If a man obtains testosterone replacement therapy, does it increase their likelihood to develop Prostate Cancer?
For many years doctors were trained and believed that if a man obtained testosterone replacement therapy, it would lead to an increase in the size of their prostate gland and would increase the likelihood that they would develop Prostate Cancer.
Today many doctors are beginning to question that conclusion. Dr. Keith Roach has recently written in his column about an 82-year-old man who wrote him to ask about his prostate cancer and the treatment he had received for it. He had obtained what is called Brachytherapy, which is the implantation of radiation “seeds” or “pellets” in the prostate. The “seeds” of radioactive materials attack and kill the cancer cells when the treatment works as designed. The man then wrote to Dr. Roach asking him about the fact that since his cure from cancer he has experience fatigue at levels he never had experienced prior to getting cancer. He wonders if the treatment which cured the cancer led to the problem with fatigue and if replacing his testosterone would help fight off the fatigue and the chronic exhaustion he had been experiencing.
Dr. Roach is very careful to tell him that he can’t make recommendations that challenge the decisions of his physician because he does not have access to the health data of the man and is not his doctor. But Dr. Roach goes on to say that there are no well-done studies looking at people with a history of prostate cancer being treated with testosterone. At this point most of the stories that you read are anecdotal. Doctors are using their personal knowledge and experience to make treatment decisions regarding testosterone replacement after cancer treatment for prostate cancer.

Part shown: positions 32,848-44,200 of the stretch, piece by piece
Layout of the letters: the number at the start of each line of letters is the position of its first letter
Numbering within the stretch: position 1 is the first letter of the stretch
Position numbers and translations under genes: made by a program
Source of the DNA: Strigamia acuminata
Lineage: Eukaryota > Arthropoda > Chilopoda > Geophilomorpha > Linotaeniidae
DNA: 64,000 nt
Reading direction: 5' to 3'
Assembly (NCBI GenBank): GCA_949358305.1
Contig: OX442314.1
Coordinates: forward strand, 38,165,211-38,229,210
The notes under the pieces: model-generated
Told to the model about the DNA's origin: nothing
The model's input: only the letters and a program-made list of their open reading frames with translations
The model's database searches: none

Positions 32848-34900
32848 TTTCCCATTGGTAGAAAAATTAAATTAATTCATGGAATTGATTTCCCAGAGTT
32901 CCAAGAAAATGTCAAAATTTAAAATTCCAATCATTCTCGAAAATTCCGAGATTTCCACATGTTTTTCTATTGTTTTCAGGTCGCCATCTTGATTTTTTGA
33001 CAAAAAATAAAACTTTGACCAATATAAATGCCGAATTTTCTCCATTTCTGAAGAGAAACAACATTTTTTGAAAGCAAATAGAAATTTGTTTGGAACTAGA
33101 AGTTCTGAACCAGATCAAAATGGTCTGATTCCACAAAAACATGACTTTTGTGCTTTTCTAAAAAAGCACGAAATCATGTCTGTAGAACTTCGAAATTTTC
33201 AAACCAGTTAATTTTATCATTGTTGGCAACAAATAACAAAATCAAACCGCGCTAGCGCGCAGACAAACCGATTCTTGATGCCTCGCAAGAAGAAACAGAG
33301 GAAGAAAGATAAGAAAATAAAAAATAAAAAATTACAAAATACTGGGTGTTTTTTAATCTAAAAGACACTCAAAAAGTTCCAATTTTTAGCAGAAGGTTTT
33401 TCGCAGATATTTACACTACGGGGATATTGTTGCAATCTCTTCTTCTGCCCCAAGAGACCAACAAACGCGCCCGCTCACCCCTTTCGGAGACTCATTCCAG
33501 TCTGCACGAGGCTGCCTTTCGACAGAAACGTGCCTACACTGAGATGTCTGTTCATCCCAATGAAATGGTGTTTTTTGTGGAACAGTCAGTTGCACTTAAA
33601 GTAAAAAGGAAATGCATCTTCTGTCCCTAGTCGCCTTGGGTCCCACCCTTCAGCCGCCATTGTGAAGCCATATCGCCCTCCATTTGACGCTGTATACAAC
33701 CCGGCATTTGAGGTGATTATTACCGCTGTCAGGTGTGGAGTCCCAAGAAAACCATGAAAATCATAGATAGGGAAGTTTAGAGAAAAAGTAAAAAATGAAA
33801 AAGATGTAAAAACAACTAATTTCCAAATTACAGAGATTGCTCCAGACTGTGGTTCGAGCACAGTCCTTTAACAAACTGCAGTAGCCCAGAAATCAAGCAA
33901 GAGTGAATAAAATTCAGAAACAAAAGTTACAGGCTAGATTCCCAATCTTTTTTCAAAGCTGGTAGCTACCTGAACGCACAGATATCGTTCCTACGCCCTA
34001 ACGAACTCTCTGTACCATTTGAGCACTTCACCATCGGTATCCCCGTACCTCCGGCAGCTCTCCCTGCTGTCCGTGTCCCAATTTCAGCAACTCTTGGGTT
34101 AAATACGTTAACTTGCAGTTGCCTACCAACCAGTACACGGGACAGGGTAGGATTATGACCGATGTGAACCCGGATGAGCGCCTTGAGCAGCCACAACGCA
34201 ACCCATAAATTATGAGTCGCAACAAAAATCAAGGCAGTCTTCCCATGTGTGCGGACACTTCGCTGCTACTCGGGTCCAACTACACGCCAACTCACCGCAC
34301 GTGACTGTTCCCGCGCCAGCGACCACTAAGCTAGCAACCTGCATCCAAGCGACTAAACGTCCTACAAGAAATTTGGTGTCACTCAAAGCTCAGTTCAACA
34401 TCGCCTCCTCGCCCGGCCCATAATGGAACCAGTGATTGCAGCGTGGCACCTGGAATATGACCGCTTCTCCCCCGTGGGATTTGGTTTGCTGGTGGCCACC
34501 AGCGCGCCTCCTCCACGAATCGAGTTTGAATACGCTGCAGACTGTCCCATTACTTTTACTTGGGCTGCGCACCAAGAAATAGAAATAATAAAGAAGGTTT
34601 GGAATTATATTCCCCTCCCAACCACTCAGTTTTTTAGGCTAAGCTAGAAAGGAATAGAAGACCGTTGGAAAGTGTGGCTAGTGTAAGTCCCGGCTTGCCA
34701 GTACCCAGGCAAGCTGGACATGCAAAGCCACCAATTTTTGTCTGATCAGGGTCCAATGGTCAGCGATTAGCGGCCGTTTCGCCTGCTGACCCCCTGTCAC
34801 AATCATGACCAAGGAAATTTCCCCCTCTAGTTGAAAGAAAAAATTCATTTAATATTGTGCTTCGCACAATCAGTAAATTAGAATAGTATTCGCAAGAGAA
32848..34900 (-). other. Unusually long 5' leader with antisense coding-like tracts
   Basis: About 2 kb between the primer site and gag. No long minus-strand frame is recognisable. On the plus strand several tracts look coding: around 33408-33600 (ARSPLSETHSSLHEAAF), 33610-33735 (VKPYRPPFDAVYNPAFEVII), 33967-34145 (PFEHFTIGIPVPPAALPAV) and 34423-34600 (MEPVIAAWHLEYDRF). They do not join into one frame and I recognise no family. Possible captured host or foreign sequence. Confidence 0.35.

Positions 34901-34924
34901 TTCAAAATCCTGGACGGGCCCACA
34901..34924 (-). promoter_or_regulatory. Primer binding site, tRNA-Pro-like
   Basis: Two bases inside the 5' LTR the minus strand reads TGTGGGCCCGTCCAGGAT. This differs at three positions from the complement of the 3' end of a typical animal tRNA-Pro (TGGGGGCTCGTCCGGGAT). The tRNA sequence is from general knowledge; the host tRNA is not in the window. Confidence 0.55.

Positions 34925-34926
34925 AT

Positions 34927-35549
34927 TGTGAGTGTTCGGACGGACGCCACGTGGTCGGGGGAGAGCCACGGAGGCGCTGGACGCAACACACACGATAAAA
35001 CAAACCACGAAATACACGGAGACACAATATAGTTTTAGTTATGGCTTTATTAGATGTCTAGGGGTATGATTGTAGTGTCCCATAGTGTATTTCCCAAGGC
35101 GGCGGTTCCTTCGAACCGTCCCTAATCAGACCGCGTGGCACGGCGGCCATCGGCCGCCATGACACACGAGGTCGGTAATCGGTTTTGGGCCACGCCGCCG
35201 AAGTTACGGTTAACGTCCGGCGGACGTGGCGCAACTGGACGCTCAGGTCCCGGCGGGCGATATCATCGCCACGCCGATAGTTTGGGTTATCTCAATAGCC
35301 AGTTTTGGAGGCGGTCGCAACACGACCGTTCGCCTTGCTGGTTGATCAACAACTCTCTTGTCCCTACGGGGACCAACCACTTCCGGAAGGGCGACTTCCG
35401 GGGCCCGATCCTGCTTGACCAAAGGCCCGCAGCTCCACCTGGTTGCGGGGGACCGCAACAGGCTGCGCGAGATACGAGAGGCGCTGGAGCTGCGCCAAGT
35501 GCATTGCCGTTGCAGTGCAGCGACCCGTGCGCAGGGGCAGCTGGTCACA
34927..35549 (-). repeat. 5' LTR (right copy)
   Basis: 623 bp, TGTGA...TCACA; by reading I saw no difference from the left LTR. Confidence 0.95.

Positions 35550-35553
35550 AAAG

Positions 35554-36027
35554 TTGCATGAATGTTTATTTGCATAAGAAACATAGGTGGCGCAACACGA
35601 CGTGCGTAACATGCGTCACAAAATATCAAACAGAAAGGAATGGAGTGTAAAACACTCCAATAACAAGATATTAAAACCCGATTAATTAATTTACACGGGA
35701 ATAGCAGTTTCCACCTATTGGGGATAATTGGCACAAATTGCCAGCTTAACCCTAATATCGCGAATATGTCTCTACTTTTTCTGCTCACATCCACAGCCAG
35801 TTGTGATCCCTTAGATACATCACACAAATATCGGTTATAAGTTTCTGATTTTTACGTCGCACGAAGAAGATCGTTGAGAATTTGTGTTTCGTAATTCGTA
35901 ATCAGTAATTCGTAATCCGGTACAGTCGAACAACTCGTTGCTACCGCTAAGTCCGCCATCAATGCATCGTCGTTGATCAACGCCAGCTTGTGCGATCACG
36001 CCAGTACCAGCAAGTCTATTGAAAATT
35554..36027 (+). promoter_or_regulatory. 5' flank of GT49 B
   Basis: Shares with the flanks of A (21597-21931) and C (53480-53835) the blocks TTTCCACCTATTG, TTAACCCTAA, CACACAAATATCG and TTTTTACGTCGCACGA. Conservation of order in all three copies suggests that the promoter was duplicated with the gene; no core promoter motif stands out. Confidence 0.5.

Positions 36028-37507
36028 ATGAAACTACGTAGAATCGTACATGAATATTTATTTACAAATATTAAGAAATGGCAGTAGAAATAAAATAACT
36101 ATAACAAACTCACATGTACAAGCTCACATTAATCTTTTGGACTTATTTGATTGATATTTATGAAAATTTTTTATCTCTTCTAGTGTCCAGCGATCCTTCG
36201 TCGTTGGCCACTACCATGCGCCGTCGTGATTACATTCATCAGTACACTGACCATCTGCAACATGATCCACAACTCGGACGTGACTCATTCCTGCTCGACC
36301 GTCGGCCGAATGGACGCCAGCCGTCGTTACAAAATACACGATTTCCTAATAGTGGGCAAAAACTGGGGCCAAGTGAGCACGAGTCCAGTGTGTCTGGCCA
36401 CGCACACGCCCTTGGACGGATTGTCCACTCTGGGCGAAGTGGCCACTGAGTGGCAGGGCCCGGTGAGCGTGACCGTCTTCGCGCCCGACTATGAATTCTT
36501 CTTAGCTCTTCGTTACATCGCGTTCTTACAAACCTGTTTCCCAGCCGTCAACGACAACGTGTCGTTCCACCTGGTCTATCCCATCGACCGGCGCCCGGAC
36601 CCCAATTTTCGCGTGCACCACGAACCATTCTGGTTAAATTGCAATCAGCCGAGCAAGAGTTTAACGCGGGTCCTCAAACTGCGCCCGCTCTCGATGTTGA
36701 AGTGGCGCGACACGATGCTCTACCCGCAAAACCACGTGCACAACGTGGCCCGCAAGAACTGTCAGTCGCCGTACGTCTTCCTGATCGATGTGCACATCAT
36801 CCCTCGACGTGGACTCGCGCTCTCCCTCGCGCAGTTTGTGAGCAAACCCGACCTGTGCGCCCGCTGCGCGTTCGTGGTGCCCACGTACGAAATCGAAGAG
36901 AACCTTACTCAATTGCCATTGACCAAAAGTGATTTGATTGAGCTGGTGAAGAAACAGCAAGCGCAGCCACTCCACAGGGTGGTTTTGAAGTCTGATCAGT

There are some small-scale research papers that look at around 200 men who had prostate cancer and are in remission. Only one of those got their prostate cancer back. All of these men received testosterone replacement therapy after their cancer was in remission. Of them, 199 had not had re-emergence of prostate cancer. Only one in 200 had their cancer return.
Doctors will argue that these data may not be statistically significant, so there is no reliable externa determinant of whether or not you should try this therapy. However, you and your doctor need to discuss this treatment together and see if it is a thing you want to or should try. Remember it is important that you are an educated consumer of your own health care decisions. You need to be informed and you need to be talking with a physician who talks with you regarding your lifestyle, your health concerns and your goals for living a healthy life.
This Health cast was written and presented by Dr. Kathy Maupin, M.D., Bio-identical Hormone Replacement Expert and Author, with Brett Newcomb, MA., LPC., Family Counselor, Presenter and Author. www.BioBalanceHealth.com.